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Wednesday, April 22, 2009

Washing in cold water can help reduce greenhouse gas emissions Use cold water to wash your clothes. If every household in Canada did this, it would reduce approximately 1.5 billion kilograms of greenhouse gas emissions each year. EARTH DAY CANADA


earth day: april 22 21 Go Green

Canaries in global coal mine Their are numerous warning signs that global warming is affecting the Earth as we know it. Here are some examples: Adélie penguins Global warming is affecting the Adélie penguin colonies in the Antarctic peninsula. Over the last 50 years, winter temperatures have risen by about 5 C in the peninsula, reducing the amount of pack ice. Pack ice directly affects the availability of algae available for krill, the main staple of the penguin’s diet. Without pack ice, there is no algae and no food for krills — a direct repercussion on the penguin’s diet. In the last decade, the population of Adélie penguins has declined by almost 50 per cent. SOURCE: NATIONAL GEOGRAPHIC

Bees Scientist Albert Einstein famously said: “If the bee disappears from the surface of the Earth, man would have no more than four years to live. No more bees, no more pollination … no more men!” Excessive pesticide use in North America has led to a decline of up to 50 per cent of managed colonies of honeybees. Crops such as apples, pears and berries depend entirely on pollinators for fruit production.

More plastic than plankton Our oceans are covered in patches of garbage as big as a continent


Coral reefs Coral reefs provide goods and services worth about $375 billion each year — yet the coral ecosystem covers less than one per cent of the Earth’s surface. In fishing, both the food and marine ornamental trade are often caught using cyanide, which stuns fish for easy capture. Cyanide kills the coral and many other coral reef organisms such as coral polyps. Less than half the fish caught with cyanide survive long enough to then be sold to restaurants or aquariums. SOURCE: PEOPLEANDPLANET.NET


At the heart of the oceans, areas as big as France, maybe more, are covered in garbage. The most famous of these is the Great Garbage Patch, discovered in the late 1990s in the North Pacific Ocean between the U.S.A. and Asia. But it seems that another seven similar patches may exist, according to Seattle oceanographer Curtis Ebbesmeyer, one of the first scientists to take interest in the strange routes of plastic trash in the sea. In his new book, Flotsametrics and the Floating World: How One Man’s Obsession with Runaway Sneakers and Rubber Ducks Revolutionized Ocean Science, Ebbesmey-

“From a boat, you start seeing everyday objects like toothbrushes and plastic bags on the outskirts of the vortex.” François Chartier, oceans campaign director at Greenpeace France er explains his “science of floating objects,” or “flotsametrics.” By observing trash on beaches, such as Nikes or rubber ducks, he identified several circular currents, or gyres, which, like whirlpools, bring together all the plastic and other solid garbage that ends up in the seas around the world. Ebbesmeyer says the patches of debris may cover a surface “equivalent to several times the United States.” However, the garbage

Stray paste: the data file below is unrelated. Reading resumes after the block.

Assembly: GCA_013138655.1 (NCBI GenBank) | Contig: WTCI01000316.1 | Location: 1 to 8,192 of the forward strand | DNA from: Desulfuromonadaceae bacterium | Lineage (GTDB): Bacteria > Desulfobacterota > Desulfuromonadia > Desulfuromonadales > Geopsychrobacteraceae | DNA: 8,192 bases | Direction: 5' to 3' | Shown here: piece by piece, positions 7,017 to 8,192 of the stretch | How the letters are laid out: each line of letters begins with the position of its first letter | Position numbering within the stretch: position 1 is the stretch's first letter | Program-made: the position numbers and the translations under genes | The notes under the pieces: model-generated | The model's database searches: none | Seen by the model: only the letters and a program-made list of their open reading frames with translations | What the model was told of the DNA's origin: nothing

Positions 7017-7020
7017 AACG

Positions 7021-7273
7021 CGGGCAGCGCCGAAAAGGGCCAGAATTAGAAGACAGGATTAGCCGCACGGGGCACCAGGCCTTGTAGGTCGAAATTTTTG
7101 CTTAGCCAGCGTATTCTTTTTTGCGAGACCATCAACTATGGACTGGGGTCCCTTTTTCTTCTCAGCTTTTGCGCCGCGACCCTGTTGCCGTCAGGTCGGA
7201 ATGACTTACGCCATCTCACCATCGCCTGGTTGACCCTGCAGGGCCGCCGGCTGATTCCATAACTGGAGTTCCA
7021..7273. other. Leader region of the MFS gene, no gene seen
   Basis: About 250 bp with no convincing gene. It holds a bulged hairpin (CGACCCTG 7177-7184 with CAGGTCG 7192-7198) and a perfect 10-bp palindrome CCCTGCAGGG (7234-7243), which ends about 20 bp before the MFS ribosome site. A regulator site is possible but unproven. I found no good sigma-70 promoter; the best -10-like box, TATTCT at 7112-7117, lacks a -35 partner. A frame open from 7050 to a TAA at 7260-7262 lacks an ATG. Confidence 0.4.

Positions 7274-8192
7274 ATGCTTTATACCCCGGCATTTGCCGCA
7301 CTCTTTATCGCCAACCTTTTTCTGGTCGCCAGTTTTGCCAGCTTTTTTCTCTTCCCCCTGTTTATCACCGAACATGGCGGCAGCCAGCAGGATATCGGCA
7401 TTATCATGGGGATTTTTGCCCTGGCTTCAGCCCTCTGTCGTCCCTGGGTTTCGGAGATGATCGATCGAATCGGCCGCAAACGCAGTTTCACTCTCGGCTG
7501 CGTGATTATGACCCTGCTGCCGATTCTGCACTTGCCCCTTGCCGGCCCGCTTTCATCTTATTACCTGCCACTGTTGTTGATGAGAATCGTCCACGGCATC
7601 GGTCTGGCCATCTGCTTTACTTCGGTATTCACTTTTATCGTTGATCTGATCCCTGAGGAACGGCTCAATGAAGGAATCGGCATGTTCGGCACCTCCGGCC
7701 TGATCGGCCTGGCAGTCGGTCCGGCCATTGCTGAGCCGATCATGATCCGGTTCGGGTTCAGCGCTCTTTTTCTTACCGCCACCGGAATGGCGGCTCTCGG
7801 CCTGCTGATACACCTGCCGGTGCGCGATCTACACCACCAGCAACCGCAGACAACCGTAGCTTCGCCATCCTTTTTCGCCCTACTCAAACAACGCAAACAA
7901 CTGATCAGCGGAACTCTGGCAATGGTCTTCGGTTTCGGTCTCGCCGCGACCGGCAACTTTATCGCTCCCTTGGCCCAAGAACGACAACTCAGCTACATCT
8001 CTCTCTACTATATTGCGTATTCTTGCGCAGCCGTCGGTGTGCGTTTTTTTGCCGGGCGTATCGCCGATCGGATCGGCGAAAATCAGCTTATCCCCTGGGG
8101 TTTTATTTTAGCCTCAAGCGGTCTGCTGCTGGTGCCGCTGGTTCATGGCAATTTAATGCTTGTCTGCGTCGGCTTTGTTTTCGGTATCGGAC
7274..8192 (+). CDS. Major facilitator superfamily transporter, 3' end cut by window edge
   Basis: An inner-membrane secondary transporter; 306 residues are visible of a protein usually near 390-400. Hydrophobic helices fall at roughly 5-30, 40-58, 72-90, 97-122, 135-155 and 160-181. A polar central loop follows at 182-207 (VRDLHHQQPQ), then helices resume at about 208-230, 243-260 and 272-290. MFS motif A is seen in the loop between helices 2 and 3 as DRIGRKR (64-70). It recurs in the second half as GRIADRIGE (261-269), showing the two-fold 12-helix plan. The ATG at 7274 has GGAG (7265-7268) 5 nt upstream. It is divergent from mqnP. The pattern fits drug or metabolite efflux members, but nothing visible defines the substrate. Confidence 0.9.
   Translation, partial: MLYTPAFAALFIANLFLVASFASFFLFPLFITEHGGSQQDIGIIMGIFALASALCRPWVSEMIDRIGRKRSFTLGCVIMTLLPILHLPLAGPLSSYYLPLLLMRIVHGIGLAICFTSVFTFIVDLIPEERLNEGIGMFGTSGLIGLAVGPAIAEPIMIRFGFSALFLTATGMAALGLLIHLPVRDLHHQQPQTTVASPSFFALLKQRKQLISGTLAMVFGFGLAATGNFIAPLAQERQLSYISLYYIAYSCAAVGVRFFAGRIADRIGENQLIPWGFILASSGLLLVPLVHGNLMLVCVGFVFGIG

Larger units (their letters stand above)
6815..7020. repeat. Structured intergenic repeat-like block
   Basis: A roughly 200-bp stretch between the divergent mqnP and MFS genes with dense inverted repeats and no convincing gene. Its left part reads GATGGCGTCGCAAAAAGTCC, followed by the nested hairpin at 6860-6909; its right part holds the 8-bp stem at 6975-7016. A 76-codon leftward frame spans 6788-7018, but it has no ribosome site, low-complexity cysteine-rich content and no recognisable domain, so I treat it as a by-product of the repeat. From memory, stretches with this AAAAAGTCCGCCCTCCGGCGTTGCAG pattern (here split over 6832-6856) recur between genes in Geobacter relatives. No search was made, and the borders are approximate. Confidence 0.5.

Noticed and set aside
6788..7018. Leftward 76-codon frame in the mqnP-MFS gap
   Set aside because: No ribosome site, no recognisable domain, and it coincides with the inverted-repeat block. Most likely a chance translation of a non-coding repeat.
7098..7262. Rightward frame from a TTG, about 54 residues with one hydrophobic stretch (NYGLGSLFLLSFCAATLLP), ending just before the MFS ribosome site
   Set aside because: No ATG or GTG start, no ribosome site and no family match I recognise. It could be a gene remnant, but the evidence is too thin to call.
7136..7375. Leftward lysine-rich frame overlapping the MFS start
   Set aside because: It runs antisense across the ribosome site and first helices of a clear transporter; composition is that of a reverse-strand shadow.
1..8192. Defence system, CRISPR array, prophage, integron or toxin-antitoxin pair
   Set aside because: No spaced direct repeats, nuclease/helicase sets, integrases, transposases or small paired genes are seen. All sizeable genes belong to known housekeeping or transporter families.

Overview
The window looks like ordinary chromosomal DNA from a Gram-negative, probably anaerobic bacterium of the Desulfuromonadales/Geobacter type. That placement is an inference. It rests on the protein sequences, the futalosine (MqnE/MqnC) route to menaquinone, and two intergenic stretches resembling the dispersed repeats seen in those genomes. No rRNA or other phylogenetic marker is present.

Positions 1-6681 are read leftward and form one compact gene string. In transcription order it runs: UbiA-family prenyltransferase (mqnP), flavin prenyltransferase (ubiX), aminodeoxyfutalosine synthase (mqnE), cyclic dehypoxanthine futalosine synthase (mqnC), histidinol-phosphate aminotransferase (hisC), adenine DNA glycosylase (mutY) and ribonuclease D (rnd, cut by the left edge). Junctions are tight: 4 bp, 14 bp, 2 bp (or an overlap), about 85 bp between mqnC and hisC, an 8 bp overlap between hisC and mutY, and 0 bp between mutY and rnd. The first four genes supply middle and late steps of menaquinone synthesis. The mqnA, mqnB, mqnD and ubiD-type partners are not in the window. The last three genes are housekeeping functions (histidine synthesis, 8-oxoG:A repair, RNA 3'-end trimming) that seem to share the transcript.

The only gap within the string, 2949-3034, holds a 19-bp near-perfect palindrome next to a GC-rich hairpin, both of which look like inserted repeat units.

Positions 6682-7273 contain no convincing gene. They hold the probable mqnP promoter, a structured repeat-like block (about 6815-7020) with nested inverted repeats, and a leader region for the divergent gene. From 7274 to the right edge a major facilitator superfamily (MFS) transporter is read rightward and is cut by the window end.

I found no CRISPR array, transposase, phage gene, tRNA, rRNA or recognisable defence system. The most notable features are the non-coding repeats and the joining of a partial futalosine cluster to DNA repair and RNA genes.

patches are still unrecognized and neglected because they are basically difficult to see. “From a boat, you start seeing everyday objects like toothbrushes and plastic bags on the outskirts of the vortex,” explains François Chartier, director of the oceans campaign at Greenpeace France, the organization that revealed the existence of the Great Garbage Patch to the media. “When you approach the centre of the patch, the trash is thicker and

some birds have actually started nesting on it.” But from the sky, even from satellites, there is “nothing to be seen,” says Ebbesmeyer. “It’s like tracking a ghost!” Invisible plastic? Not really. The fact is that most of the pieces are quite seethrough, like plastic bags. Others are fractions of bigger pieces of plastic that have disintegrated into bits as small as plankton. “In the middle of the patch, there is six times more plastic than plank-

ton,” Ebbesmeyer says. This accumulation of plastic in the oceans is a serious menace for the environment and for human health. “Dolphins suffocate on plastic bags, birds can die of hunger because their stomach is so full of undigested plastic that they can no longer eat,” says Chartier. But plastic also contains toxins (PCBs, heavy metals) that are harmful to humans and that are assimilated by plankton and other fish, which end up in the ocean’s food chain, and, consequently, in your seafood chowder. NADIA LODDO METRO WORLD NEWS IN PARIS

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USA (Page 1)  

a garden. Ride your bike. Remem- ber the oceans, the bees, the worms — they are your neighbours ... and our heroes. Albert Einstein famousl...

USA (Page 1)  

a garden. Ride your bike. Remem- ber the oceans, the bees, the worms — they are your neighbours ... and our heroes. Albert Einstein famousl...

Profile for metroint